"We had no choice but to fund our military because we have to have by far the strongest military in the world," Trump said during an impromptu White House press event. "You see the players out there, and you see what we are dealing with."
Trump's signature on the 2,200-page legislation grants the most significant increase in defense funding in the past 15 years. The Department of Defense is set to gain $61 billion more than last year's enacted funding for a top line of $700 billion.
Defense Secretary James Mattis, who stood behind Trump during the presser, framed the bill as a needed measure to preserve the lethality of U.S. forces.
"Today we have received the largest military budget in history, reversing many years of declining and unpredictable funding, and together we are going to make our military stronger than ever," Mattis said. "We in the military are humbled and grateful to the American people for their sacrifices on behalf of this funding. Now, it is our responsibility in the military to spend every dollar wisely in order to keep the trust and the confidence of the American people and the Congress."
The funding in the defense-friendly bill will be spread over the Pentagon's base budget of $589.5 billion and $65.2 billion for the overseas contingency operations, or OCO, budget. The remainder of the $700 billion is appropriated to other defense-related programs outside the Department of Defense.
The measure also provides $238 billion for operations and maintenance, $89.2 billion for research and development, $9.5 billion for the Missile Defense Agency and $137.7 billion for personnel pay — a 2.4 percent increase from fiscal year 2017.
The omnibus allocates $144.3 billion for military equipment procurement, too. Here's a look at some of the big-ticket items:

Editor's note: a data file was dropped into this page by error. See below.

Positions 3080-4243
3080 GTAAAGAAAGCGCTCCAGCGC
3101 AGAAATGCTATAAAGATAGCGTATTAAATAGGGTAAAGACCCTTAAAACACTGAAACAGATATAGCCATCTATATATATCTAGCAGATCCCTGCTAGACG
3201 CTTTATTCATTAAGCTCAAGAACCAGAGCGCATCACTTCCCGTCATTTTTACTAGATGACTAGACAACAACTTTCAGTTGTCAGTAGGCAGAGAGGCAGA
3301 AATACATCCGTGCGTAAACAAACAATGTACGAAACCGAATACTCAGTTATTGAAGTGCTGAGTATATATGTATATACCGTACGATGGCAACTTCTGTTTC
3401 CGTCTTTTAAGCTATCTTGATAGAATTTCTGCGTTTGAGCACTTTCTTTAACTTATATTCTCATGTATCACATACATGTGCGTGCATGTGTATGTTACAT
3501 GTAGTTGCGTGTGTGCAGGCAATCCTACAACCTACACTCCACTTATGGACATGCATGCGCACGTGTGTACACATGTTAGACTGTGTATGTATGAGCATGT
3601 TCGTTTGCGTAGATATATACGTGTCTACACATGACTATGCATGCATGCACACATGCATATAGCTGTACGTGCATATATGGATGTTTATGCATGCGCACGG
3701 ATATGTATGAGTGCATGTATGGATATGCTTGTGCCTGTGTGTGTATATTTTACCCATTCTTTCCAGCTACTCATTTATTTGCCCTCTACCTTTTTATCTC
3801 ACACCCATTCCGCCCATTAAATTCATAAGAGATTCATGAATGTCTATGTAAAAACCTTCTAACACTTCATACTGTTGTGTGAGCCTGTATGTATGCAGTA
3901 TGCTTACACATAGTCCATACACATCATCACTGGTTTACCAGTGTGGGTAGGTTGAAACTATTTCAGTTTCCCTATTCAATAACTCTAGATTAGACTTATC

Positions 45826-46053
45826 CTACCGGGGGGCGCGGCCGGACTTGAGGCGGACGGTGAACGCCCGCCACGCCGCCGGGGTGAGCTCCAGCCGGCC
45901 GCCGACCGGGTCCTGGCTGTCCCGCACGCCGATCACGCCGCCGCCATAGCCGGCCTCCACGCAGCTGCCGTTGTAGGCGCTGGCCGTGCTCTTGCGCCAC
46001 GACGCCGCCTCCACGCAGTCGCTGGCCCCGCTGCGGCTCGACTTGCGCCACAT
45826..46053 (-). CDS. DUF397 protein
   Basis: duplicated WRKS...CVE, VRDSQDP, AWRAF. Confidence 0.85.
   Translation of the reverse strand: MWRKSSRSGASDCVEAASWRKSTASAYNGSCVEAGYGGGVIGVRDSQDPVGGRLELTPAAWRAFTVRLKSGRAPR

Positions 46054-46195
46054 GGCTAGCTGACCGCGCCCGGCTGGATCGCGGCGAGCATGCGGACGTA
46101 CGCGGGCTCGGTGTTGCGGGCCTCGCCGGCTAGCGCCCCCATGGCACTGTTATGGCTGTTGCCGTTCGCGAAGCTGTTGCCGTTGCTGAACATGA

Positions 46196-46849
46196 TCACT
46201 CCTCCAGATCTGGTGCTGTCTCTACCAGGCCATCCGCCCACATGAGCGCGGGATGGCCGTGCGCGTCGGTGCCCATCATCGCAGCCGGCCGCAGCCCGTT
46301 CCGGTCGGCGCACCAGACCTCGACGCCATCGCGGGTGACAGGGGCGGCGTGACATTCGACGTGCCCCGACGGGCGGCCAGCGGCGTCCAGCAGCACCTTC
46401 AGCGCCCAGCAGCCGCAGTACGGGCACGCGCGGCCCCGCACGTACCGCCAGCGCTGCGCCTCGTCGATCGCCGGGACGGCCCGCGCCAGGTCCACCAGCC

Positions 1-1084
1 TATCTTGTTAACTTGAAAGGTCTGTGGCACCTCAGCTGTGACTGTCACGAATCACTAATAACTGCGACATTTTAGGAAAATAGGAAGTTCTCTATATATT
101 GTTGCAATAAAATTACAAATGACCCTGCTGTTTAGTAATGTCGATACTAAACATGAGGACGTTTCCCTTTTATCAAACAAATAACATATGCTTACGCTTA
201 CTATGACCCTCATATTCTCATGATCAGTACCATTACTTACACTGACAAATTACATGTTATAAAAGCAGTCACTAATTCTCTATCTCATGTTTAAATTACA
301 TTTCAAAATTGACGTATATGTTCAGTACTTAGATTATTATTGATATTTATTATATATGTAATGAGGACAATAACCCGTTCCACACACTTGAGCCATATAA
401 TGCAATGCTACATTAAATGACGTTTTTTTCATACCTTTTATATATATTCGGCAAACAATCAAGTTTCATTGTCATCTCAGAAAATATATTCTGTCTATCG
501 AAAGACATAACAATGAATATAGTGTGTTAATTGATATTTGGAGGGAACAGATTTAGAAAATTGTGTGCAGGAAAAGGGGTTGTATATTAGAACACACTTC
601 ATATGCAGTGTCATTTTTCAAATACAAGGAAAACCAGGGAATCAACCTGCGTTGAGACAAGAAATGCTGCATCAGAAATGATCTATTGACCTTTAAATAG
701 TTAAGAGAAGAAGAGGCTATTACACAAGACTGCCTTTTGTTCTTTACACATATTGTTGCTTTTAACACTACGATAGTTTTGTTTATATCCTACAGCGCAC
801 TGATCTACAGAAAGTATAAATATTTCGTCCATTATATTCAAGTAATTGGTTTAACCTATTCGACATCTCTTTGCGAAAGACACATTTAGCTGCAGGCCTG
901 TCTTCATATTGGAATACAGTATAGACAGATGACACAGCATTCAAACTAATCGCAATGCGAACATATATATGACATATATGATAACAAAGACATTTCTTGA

— $1.1 billion for the upgrade of 85 Abrams tanks: America's stalwart M1 Abrams, used in nearly every major U.S. conflict since its inception in 1980, serves as the main battle tank of the Army and Marines. At close to 70 tons, the Abrams tank is among the heaviest in the world, but it makes up for its weight with firepower and maneuverability.
— $483 million for the upgrade of 145 Bradley fighting vehicles
— $300 million for Stryker lethality upgrades
— $23.8 billion for 14 ships: "Our Navy is at about the lowest point in terms of ships that it has been in over 100 years," Trump said. "We are adding a significant number of extremely advanced, advanced vessels."
The Navy ship procurement includes funding for one aircraft carrier replacement, two Arleigh Burke-class destroyers, two Virginia-class submarines, three littoral combat ships, one expeditionary sea base, one expeditionary fast transport, one amphibious ship replacement, one fleet oiler, one rescue ship and one oceanographic survey ship.
— $10.2 billion for 90 F-35 fighter jets: Lockheed Martin's fifth-generation stealth fighter, valued at an acquisition cost of $406.5 billion, is the Pentagon's most expensive weapons system.
Trump called the F-35 "the most sophisticated aircraft in the world" and noted its stealth capabilities.
"They're hard to find, they're hard to see, therefore they are hard to beat. It's very tough to beat a plane when you can't see," Trump said.
— $1.8 billion for 24 F/A-18 fighter jets: Earlier this month, Trump called Boeing's F-18 fighter jet "a work of art" and said it was "his favorite plane."
Trump also noted that the U.S. plans to buy 24 more F-18 jets, saying the planes would be the "latest and the greatest stealth and a lot of things on that plane that people don't even know about."
And while the Navy and Boeing are currently negotiating a service life modification contract that could add some components native to a stealth aircraft, as it stands now, Boeing does not field stealthy F-18s capable of evading radar.
— $1.1 billion for 56 UH-60 Black Hawk helicopters: Trump described Sikorsky's Black Hawk helicopters as "fighting machines" and the "most advanced helicopters in the world."
— $1.6 billion for 30 new and 50 remanufactured Apache helicopters
— $2.9 billion for 15 KC-46 tanker aircraft: Boeing, the world's largest manufacturer of jetliners, has missed several deadlines for the Air Force's new aerial refueling tanker.
The defense giant is currently under contract to deliver 18 tankers to the Air Force by the end of this year.
"The tanker aircraft is very important based on everything. It allows our planes to travel anywhere in the world without landing," Trump said.